Python on a GUI (& NT Dynamic Loading)

Mark Hammond (
Tue, 31 May 1994 00:52:25 GMT

Hi all,
This is similar to a posting titled "Accessing embedded Python
Results/structures from C/C++" but there are no follow ups.

I am working with a few people (most notable Sam Rushing - on a GUI project. We are developing under
NT, and will target Windows 3.1/Chicago.

I am currently with 1-0-0, and once I understand exactly what I am
doing, I will make the changes to 1-0-2.

To date, I have built Python for NT, and implemented Dynamic Loading, so
any compiled extensions can be loaded as DLL's. Ultimately this means
that anyone will be able to pick up a vanila Python, and have it
pick up their compiled extension without any Python source changes.

Also please note I am a python novice. Please dont flame for
mis-understandings of Python.

The first step in getting Python to run in a GUI environment was to try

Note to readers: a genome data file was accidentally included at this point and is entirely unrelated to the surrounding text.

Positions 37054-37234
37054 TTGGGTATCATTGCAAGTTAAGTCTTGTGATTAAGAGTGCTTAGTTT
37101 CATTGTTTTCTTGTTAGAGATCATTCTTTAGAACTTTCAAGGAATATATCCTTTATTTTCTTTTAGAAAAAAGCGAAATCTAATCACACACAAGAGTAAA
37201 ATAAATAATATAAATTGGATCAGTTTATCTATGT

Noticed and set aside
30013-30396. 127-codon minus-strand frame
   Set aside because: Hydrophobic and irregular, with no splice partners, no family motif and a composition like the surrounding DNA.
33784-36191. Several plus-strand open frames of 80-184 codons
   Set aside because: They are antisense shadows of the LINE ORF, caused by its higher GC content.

and emulate the interactive input that Python gives you. This is where I
found my problems:
run_tty_loop ends up calling parsefile. This function ends up in a loop,
waiting for a statement to be completed. If a multi-line command is
types, parsefile() never returns (until complete of error detected).
This is not suitable for a GUI program, as the program can not be
"blocked" waiting for line based input.
A solution for me would be to have a function similar to "run_command",
except that it would allow the first line of a multi-line command, but
return a result indicating that the statement is incomplete. The next
call could be made to complete the statement. Obviously, the return
value would have the state of the statement up until the current end of
input. This state info would be passed back to subsequent calls.

My other problem is what seems to be "fprintf(stderr,...)" calls
throughout the code. In a Windows environment, grabbing this stderr
output so the program can use it is not trivial. My standard solution
to this sort if thing is to provide:
void ErrorOutput( char *format, ...)
vsprintf(buffer, format, first_arg);
fprintf(stderr, buf);
Then, for _my_ purposes, I provide a custom "ErrorOutput" that (say)
appends to a global bufferm that can later be viewed.

Does anyone have any comments on any of this stuff? Any advice